Like Gurdián, Verónica Chávez knows nothing about her husband, the journalist Miguel Mora. Chávez goes to the prison where he thinks Mora is on the days when visits are supposed to be planned, but he has had no luck: they won’t let him deliver the food that he lovingly prepares for him, or the medicines; They only accept bottled water. His image outside the jail, his face decomposed by so much restlessness, has become one of the symbols of this new repressive wave unleashed by the Ortega regime. “What I want is for them to allow us to see our relatives, because from the moment they were arbitrarily captured, we don’t know anything,” says Chávez. “I don’t know if Miguel has been beaten. He has vision problems. We need to see our family members to know that they are okay. I want to make sure personally, because it is a right to see it ”, begs the journalist, who is also a journalist.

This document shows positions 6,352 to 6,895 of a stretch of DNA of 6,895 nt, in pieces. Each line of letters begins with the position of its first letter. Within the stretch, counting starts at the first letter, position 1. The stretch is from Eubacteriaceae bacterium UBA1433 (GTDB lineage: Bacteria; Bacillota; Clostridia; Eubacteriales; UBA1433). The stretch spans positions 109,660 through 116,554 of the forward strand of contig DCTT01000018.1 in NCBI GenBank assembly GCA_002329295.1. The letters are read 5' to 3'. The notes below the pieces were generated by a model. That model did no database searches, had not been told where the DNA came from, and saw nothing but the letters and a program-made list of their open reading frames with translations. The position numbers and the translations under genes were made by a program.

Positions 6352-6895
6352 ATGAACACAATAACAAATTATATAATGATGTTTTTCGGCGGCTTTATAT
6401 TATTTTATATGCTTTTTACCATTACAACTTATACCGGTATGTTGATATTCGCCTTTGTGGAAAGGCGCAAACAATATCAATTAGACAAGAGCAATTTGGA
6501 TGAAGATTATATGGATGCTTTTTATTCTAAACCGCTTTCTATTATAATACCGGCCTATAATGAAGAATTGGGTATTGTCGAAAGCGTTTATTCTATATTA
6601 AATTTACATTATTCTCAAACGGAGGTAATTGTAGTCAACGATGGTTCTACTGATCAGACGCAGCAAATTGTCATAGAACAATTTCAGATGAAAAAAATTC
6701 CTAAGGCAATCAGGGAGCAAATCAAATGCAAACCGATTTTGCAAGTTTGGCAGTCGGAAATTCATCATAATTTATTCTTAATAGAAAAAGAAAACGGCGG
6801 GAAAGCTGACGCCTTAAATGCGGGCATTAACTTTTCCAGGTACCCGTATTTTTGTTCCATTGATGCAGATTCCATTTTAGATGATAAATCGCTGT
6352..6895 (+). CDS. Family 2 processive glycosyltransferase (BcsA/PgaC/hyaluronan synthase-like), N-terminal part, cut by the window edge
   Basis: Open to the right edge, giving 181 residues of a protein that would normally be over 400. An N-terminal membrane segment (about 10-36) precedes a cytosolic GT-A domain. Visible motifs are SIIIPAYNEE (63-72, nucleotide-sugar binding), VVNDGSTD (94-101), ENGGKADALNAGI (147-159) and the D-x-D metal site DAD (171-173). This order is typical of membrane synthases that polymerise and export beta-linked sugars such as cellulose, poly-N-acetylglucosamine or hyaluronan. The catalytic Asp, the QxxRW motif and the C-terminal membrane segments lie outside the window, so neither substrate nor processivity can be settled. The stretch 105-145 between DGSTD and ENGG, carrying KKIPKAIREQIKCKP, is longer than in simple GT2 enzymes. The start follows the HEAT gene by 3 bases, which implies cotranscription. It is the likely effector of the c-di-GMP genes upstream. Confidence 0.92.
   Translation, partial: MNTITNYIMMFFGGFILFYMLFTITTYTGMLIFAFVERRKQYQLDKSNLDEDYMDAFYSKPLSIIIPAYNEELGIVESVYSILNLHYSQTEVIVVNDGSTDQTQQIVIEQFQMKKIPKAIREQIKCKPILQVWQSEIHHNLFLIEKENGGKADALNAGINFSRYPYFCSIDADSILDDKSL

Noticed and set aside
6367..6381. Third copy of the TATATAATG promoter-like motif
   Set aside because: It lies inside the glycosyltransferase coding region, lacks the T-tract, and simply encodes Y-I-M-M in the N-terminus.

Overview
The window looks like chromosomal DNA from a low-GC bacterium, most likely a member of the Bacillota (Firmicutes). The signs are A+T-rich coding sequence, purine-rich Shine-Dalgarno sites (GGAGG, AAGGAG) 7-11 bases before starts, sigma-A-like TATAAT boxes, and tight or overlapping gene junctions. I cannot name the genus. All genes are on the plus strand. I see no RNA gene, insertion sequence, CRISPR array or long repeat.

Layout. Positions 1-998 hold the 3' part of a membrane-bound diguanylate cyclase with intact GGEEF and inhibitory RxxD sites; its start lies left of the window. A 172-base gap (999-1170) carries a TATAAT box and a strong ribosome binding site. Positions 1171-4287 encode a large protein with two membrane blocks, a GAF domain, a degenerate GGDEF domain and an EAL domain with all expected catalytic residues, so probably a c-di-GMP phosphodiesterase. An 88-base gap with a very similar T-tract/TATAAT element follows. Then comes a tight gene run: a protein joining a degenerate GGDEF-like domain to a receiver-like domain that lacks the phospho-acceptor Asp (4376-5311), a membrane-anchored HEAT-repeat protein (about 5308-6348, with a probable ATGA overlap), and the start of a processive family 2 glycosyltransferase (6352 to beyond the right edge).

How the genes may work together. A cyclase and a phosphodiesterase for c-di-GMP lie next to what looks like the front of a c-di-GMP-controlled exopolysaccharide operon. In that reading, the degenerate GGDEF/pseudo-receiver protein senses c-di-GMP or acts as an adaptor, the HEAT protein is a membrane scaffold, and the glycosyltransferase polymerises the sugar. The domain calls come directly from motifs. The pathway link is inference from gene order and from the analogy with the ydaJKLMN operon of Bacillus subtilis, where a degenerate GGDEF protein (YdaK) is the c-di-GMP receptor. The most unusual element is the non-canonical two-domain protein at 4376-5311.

Verónica Chávez outside the prison known as El Chipote, where he believes his wife, journalist Miguel Mora, has been detained.
Verónica Chávez outside the prison known as El Chipote, where he believes his wife, journalist Miguel Mora, has been detained. YOU OCON / AFP

Mora had already been jailed in 2018, when his channel, 100% Noticias, broadcast Ortega’s protests and repression day and night. His set became an open forum to denounce the excesses of the regime and in his editorials he harshly criticized Ortega. One night in December the channel was raided by the police. Mora and his editor-in-chief, Lucía Pineda, were arrested and imprisoned. The newsroom was confiscated and now the regime has turned it into a public clinic. After several months in prison, Mora was released, but he continued with his firm position against Ortega, even running as an opposition candidate for the presidency, another affront that the president did not forgive him for and for which he ordered his arrest. “We are not asking for anything that is not part of a human right,” says his wife. “They are being investigated illegally. They have lost their freedom illegally, but not their rights, ”says Chávez.